To the uninitiated, the swathes of red ink in Colt's statement are hardly a sign of good breeding. But investors no longer worry about Colt's bottom line.
With an expansion plan that involves building high-tech telecoms networks in 26 European cities, heavy capital spending and high depreciation charges will keep Colt in the red for years to come.
More important than this consideration is Colt's ability to sign up large telecoms users, who are attracted by its competitive rates and customised services. Although the market in most European cities is still in its infancy, Colt is bounding ahead.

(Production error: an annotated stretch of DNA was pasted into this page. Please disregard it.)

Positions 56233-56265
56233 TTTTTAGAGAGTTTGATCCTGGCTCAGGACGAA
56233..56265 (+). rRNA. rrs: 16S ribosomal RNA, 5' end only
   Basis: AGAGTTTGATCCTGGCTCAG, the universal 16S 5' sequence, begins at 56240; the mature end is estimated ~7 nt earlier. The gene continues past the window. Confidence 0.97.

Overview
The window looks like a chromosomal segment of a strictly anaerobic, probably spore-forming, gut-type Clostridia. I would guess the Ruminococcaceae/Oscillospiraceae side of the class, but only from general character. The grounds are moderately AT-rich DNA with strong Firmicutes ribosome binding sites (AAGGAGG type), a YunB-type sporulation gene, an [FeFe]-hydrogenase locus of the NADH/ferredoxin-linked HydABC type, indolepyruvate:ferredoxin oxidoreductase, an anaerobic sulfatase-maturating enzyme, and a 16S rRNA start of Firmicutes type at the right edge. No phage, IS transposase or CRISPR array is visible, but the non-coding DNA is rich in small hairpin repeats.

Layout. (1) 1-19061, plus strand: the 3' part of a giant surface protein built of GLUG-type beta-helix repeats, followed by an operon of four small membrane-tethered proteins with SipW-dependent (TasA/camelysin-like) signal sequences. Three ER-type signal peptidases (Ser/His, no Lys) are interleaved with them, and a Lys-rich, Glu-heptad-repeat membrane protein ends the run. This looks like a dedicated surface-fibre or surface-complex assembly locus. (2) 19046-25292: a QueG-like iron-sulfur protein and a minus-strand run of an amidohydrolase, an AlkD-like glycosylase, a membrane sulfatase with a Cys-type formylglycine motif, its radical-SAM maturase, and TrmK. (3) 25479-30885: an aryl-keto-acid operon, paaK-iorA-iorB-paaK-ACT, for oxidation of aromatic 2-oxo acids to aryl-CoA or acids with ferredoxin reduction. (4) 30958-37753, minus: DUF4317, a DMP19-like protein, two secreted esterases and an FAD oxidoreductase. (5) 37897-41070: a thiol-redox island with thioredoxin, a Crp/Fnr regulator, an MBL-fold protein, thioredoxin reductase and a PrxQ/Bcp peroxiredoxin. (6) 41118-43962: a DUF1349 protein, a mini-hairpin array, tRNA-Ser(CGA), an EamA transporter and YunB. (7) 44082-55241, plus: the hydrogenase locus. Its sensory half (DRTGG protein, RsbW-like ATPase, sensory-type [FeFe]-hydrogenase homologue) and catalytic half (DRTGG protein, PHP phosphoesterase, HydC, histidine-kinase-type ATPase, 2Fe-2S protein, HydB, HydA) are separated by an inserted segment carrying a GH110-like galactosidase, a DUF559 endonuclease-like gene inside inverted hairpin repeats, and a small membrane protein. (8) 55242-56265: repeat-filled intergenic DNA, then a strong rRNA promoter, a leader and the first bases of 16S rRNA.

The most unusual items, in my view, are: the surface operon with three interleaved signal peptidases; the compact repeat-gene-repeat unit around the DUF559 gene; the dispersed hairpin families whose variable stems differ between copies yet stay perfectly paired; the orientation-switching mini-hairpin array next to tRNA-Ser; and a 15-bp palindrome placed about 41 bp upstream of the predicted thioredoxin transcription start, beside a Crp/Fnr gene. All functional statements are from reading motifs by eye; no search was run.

By the end of September, its network was 46 per cent larger than just three months earlier. Revenues trebled over the same period of 1997, while they were up 32 per cent on the second quarter of this year.
Even in markets such as London, where the competition is intensifying, Colt is holding its own - average revenues per customer increased by 38 per cent. Adding Internet services and long-distance connections between its cities to its products will help Colt fight off its rivals.
However, none of this justifies Colt's valuation. At yesterday's closing price of 665p, up 20p, the company is valued at more than 10 times next year's forecast revenues of pounds 360m.
This looks rather like the financial equivalent of backing a raw but promising one-year-old to win the Grand National in five years' time. Colt is indeed a class act, but until it grows up a bit the shares are high enough.